Army Role in Homeland Defense Is Rising
From the rising nuclear threat posed by North Korea to Russian cyber hacks, from migration to terrorism to climate change, the U.S. is no longer shielded from trouble, as it once was, by two oceans and long distances.
“The homeland is less and less a sanctuary,” said Robert Salesses, deputy assistant secretary of defense for homeland defense integration and defense support of civil authorities. Thus, a role the military has always had but has been long overshadowed is re-emerging: homeland defense.
Salesses spoke Wednesday at the Association of the U.S. Army 2016 Annual Meeting and Exposition during an AUSA Institute of Land Warfare symposium on homeland security. He said the Army is involved daily in homeland missions ranging from augmenting border defenses in the Southwest to planning emergency responses to natural and man-made disasters. Indeed, as the symposium was being held, the Army National Guard and Army Reserve were busy preparing for an emergency response to a hurricane that threatened the southern East Coast.
The Army is better prepared than ever before to respond to domestic emergencies, Salesses said, and it’s not just forest fires, hurricanes and earthquakes. The National Guard maintains 22-member quick-reaction teams ready to respond to attacks by nuclear, chemical and biological weapons of mass destruction. The Guard also maintains larger search and extraction “force packages” able to operate in environments contaminated by chemical, biological and nuclear agents.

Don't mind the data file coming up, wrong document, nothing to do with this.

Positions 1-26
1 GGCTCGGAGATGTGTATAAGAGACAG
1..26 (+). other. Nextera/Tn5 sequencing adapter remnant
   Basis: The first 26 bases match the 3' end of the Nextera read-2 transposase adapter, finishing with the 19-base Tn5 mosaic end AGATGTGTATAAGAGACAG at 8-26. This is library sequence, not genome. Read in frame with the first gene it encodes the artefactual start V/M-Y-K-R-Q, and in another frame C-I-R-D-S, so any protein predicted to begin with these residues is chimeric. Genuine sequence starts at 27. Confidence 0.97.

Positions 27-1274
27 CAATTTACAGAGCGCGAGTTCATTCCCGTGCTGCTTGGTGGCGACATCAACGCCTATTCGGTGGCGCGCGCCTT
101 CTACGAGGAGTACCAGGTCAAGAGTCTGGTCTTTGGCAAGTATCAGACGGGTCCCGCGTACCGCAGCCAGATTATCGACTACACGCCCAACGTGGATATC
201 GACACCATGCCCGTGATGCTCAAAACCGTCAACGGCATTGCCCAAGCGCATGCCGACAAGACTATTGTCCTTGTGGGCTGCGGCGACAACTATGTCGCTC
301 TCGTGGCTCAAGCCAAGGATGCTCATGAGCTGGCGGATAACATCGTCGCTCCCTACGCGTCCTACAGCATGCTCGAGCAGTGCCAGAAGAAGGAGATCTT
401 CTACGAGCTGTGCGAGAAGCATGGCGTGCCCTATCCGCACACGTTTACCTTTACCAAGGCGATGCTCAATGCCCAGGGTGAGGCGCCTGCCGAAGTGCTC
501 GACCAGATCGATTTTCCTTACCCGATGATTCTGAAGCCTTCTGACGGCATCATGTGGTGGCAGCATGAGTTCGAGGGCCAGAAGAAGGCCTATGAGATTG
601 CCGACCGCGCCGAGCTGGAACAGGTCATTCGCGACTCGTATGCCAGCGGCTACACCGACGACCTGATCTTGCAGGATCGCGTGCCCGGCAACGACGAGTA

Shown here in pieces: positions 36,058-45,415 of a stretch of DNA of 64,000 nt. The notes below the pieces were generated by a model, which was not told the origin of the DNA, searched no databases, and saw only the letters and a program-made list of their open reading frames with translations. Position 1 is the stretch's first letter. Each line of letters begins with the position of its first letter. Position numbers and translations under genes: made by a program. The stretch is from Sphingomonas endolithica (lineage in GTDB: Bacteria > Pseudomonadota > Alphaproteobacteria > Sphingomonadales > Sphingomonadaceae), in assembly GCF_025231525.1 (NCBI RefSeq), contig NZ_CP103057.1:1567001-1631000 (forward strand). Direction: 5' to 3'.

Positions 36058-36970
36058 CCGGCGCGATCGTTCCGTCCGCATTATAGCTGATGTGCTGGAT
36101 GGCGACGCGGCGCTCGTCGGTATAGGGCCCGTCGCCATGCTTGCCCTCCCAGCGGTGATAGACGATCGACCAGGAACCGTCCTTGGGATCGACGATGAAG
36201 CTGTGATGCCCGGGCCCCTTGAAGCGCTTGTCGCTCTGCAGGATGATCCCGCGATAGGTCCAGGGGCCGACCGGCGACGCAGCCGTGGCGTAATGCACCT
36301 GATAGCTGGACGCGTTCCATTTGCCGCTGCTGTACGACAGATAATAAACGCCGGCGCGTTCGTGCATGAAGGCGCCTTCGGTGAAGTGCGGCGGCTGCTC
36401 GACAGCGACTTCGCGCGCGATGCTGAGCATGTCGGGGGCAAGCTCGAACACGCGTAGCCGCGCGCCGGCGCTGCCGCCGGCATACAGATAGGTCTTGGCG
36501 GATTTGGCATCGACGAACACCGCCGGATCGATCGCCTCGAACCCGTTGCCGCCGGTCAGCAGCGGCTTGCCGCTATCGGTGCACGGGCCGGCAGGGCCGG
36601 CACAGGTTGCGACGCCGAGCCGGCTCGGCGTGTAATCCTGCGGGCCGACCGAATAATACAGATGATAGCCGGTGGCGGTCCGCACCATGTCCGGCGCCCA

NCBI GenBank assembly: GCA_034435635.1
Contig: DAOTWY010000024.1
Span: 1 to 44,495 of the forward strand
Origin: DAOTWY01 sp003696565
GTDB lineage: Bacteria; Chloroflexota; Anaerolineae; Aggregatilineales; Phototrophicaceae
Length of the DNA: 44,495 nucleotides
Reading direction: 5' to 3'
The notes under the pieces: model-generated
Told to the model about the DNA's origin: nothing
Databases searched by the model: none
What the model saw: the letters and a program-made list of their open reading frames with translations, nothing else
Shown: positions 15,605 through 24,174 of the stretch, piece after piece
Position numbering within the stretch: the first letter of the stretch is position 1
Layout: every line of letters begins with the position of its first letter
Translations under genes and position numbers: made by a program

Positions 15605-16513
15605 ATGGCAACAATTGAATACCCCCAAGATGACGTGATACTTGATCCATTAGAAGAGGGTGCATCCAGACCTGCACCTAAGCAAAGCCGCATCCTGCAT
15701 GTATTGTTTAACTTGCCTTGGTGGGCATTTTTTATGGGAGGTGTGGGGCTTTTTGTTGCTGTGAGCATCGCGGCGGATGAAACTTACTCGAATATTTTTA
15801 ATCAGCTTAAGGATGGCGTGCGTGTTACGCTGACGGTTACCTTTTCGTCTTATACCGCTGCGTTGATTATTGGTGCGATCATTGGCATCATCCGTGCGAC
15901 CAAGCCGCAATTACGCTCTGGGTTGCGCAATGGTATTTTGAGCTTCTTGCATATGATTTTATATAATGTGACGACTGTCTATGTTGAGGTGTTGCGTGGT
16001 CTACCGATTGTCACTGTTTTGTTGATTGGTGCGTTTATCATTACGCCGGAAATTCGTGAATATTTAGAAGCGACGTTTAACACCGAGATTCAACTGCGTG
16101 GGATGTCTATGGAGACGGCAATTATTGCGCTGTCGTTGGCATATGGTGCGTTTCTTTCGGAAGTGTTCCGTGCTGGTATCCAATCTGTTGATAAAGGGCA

The National Guard is almost always the first military responder to domestic emergencies, said Lt. Gen. Timothy Kadavy, director of the Army National Guard. Typically, when the Guard responds, it operates under the command of a state governor. In that status—as state troops under Title 32—Guard members have broad authority, including law enforcement powers. Under federal status—Title 10 —military troops are forbidden law enforcement powers.
The Army contributes to border security in ways less obvious than patrols at checkpoints and crossings, said Kevin McAleenan, deputy commissioner of the U.S. Customs and Border Protection. For example, soldiers perform aerial surveillance and intelligence analysis in support of the CBP, he said.
That includes soldiers learning to fly unmanned aerial vehicles at a training range near the border. While training, they also provide CBP with aerial imagery and other intelligence, said Lt. Gen. Jeffrey Buchanan, commander of U.S. Army North/Fifth Army. Based at Fort Sam Houston, Texas, Army North is the military’s designated force for protecting the U.S. homeland.
Much of Army North’s mission is to support civilian authorities in response to emergencies. During domestic disasters, the Federal Emergency Management Agency and state and local authorities remain in charge, but they rely heavily on the military for personnel as well as helicopters, trucks and other equipment.
Ties to the military are especially close for CBP, McAleenan said. The agency has adopted military equipment such as aerostats and night-vision goggles for border surveillance, he said. But it also relies on the military for personnel. Fully 30 percent of the agency’s employees are former military members, McAleenan said, making a pitch to an auditorium full of uniformed Army personnel that the agency is hiring pilots, border patrol agents, intelligence analysts and others.